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From Rachmaninoff to Lang Lang: The Evolution of the Taft Theatre


Meghan Berneking

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Sergei Rachmaninoff. George Gershwin. Katharine Hepburn. These are just a few of the stars that have graced the stage of Cincinnati’s own “downtown jewelbox”— the Taft Theatre (see more on page 7). During the just-announced 2016-17 season, the Cincinnati Symphony Orchestra and Cincinnati Pops will be regular fixtures of the Theatre, which means guest artists such as Lang Lang, Itzhak Perlman and Yo-Yo Ma will join the list of prestigious artists across all genres to perform there.

Built in 1928 and named for Charles Phelps Taft, the Theatre is currently home to the Children’s Theatre of Cincinnati and a regular stream of touring acts. In 2011, as part of its preparation for an impending large-scale renovation of Music Hall, the CSO entered a long-term lease agreement for the building with its owner, the Scottish Rite of Freemasonry. The CSO’s subsidiary, Music and Event Management, Inc. (MEMI), currently manages the Taft Theatre. At that point, the Orchestra was no stranger to the venue, as the CSO performed its spectacular “Home for the Holidays” concerts there from 1996 to 2003 under then-Associate Conductor John Morris Russell.

Located in the Central Business District, the Taft Theatre is surrounded by restaurants, bars and other Downtown hot spots for audiences to explore before and after concerts, making it a perfect location for deepening connections with the community and attracting fans to a Cincinnati neighborhood they might otherwise not have visited.

From top hats to acoustics

Prior to the Taft’s 2011 renovation, top hat hooks exposed the historic nature of the Theatre, but the seats and lack of modern amenities proved inconvenient and uncomfortable for modern audiences. The CSO’s priority for the renovation, however, for which it invested more than $3.2 million, was to maintain the building’s distinctive Art Deco character. Updates included doubling the capacity of the men’s restrooms, tripling the capacity of the women’s restrooms, installing a state-of-the-art, eco-friendly central air conditioning system, and replacing all of the seats to improve seat width and comfort. Cosmetic improvements were made as well, to better highlight the turn-of-the century details abundant in the Theatre, including hand-painted murals and a richly detailed arch over the stage.

The Theatre is also receiving a new acoustical shell and stage ceilings (known as “clouds”) in preparation for a full season of CSO and Pops concerts. Designed in consultation with the world-renowned acoustic firm Akustiks, and built and installed by the Orchestra’s Technical Director/Carpenter Joseph Hopper and the skilled craftsmen of IATSE Local 5, these additions will help to achieve an ideal space to serve as the CSO and Pops “home away from home” during the 2016-17 season. Since the CSO and Pops will share the Taft with its other primary tenants next year, great thought and care was given during the shell/ceiling concept design process to ensure partners such as the Children’s Theatre will still be able to fully produce their seasons while the Orchestra is in residence.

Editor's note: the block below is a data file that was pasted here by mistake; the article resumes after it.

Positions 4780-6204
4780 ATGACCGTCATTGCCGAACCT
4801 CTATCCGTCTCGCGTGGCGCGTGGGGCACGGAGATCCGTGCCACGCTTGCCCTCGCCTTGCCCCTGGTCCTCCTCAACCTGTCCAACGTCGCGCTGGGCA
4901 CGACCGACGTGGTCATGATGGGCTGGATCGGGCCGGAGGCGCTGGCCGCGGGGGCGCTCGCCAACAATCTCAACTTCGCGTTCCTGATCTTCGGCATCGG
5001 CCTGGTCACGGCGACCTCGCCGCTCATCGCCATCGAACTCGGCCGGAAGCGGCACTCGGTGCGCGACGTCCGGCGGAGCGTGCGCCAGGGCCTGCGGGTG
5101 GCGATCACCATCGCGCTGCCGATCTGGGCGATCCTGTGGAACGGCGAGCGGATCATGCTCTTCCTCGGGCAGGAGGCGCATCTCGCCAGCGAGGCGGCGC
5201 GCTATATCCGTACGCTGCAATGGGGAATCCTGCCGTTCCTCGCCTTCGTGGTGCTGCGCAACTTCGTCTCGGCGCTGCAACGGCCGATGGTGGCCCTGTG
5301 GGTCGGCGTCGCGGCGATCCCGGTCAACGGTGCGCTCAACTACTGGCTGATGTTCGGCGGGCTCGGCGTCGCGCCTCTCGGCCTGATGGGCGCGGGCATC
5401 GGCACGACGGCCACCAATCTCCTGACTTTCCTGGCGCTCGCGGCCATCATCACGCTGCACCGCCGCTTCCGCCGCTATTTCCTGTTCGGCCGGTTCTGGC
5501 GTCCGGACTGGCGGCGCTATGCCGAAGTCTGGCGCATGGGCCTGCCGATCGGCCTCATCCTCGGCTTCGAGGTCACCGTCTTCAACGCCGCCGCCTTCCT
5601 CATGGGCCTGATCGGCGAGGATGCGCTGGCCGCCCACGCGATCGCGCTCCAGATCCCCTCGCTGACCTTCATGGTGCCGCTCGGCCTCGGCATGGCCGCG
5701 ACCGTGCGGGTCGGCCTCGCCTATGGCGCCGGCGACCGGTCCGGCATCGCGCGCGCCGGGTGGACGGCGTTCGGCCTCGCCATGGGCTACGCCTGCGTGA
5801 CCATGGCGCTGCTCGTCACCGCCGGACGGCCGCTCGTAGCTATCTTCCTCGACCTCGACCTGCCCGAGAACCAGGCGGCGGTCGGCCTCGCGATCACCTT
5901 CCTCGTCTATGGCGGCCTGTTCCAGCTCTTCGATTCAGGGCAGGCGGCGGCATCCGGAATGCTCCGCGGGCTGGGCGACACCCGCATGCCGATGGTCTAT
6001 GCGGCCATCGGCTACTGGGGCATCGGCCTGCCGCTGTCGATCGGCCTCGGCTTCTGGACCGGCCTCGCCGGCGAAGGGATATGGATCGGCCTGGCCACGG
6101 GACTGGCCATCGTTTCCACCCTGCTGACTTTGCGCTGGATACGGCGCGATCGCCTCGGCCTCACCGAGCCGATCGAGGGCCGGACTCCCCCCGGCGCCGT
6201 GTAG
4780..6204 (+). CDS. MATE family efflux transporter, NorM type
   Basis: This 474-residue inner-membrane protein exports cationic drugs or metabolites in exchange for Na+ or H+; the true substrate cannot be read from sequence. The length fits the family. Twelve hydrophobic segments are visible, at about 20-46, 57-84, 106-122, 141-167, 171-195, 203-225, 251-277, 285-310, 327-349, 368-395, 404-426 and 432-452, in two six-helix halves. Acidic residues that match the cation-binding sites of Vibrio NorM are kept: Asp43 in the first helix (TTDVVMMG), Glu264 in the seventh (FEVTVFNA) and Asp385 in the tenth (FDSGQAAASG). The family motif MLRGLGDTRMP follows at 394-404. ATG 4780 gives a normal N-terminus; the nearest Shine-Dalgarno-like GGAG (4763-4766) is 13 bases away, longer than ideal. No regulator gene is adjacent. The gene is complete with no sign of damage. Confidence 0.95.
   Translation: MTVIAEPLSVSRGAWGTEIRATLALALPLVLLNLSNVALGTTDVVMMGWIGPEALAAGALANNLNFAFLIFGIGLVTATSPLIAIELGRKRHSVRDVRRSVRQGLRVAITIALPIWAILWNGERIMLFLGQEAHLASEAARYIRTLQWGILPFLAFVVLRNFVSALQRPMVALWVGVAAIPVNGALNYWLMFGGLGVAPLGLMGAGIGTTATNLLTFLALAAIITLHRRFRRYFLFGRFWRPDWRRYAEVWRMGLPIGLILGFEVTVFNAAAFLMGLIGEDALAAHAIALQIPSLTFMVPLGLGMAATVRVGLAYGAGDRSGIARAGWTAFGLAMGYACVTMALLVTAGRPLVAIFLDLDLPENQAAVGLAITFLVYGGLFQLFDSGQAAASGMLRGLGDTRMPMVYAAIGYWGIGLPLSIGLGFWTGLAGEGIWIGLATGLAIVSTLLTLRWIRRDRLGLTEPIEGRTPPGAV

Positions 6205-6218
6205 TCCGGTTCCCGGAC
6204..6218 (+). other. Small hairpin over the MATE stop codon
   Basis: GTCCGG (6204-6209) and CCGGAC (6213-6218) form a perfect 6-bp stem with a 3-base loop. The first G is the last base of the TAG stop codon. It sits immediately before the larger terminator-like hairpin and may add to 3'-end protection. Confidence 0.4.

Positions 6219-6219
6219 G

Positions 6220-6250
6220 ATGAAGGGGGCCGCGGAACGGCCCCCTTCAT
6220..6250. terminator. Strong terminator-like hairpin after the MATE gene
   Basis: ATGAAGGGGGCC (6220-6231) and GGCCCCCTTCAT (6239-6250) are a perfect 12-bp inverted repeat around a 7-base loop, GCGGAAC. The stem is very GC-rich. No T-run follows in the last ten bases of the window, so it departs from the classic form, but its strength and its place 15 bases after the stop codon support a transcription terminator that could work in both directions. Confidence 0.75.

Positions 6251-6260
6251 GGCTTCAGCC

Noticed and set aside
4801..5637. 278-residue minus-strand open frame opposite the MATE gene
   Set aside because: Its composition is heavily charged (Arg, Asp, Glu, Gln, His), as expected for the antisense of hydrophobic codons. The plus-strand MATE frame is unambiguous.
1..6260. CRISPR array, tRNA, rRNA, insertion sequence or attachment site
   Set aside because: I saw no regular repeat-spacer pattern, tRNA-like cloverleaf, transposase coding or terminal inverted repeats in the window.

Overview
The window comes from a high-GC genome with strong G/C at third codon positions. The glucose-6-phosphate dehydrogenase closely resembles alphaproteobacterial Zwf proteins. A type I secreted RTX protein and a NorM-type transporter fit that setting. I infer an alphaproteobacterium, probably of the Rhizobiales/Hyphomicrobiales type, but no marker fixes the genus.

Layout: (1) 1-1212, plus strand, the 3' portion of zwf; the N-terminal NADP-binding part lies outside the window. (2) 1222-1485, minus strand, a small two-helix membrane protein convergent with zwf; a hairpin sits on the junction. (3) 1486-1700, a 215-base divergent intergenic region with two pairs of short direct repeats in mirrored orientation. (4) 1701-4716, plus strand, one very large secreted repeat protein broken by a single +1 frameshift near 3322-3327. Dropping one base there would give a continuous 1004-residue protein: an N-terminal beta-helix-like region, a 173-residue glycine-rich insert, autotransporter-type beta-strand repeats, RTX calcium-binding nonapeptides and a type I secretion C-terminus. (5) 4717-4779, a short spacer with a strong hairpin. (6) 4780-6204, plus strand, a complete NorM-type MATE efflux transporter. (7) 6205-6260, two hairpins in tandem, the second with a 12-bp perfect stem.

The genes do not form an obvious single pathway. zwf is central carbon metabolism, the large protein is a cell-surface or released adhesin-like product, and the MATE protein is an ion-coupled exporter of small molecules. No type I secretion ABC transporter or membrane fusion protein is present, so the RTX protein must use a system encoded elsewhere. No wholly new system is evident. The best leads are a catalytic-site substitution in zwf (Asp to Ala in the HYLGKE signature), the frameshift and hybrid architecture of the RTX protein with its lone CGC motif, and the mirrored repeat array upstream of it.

And speaking of next season…

The CSO’s 2016-17 season was announced at its concerts Jan. 14-16, inciting excited chatter and applause from the audience. Three names in particular generated enthusiasm—the aforementioned Lang Lang, Yo-Yo Ma and Itzhak Perlman, each of whom will perform one-night-only concerts with the CSO. The subscription season also packs a punch with legendary and in-demand artists such as Hilary Hahn, Midori, Jennifer Koh, Edo de Waart, Gil Shaham, Branford Marsalis, Emanuel Ax, Hélène Grimaud and Christian Tetzlaff making returns to the Queen City.

The CSO’s Brahms Fest continues next season, with the composer’s third and fourth symphonies, as well as his Second Piano Concerto performed by Ms. Grimaud. In the fall, the second installment of The Pélleas Trilogy, a groundbreaking collaboration with director and curator James Darrah, features spoken word and dramatic set elements offering an exploration into Fauré’s Pélleas et Mélisande. One City, One Symphony returns Thanksgiving weekend with a theme of “Home,” sure to resonate deeply with audiences and draw attention to the city-wide goal to deepen roots in the region.

The CSO is pulling out all the stops in terms of repertoire as well. Warhorses such as Stravinsky’s Firebird Suite, Beethoven’s Missa Solemnis, Ravel’s Daphnis et Chloé, Mozart’s Symphony No. 40, and Strauss’ Also sprach Zarathustra all pepper the season. A special Baroque program consisting of Handel’s Water Music and Royal Fireworks Music and Bach’s Brandenburg Concerto No. 3 and Orchestral Suite No. 3 (rarely performed gems in the orchestra world) is especially well-suited to the Taft Theatre.

This “home away from home” is ready and waiting for the CSO’s extraordinary 2016-17 season.

While Music Hall receives its much-needed revitalization, the CSO will continue to deliver matchless concert performances and make Cincinnati a destination for residents and visitors alike.

Do you have questions about the CSO’s season at the Taft Theatre, subscriptions or amenities? Would you like to share a favorite memory you have of the Taft Theatre? Email updates@cincinnatisymphony.org or visit cincinnatisymphony.org/musichall for a full list of Frequently Asked Questions. View more details about ticket packages, subscriber benefits and more at cincinnatisymphony.org/1617.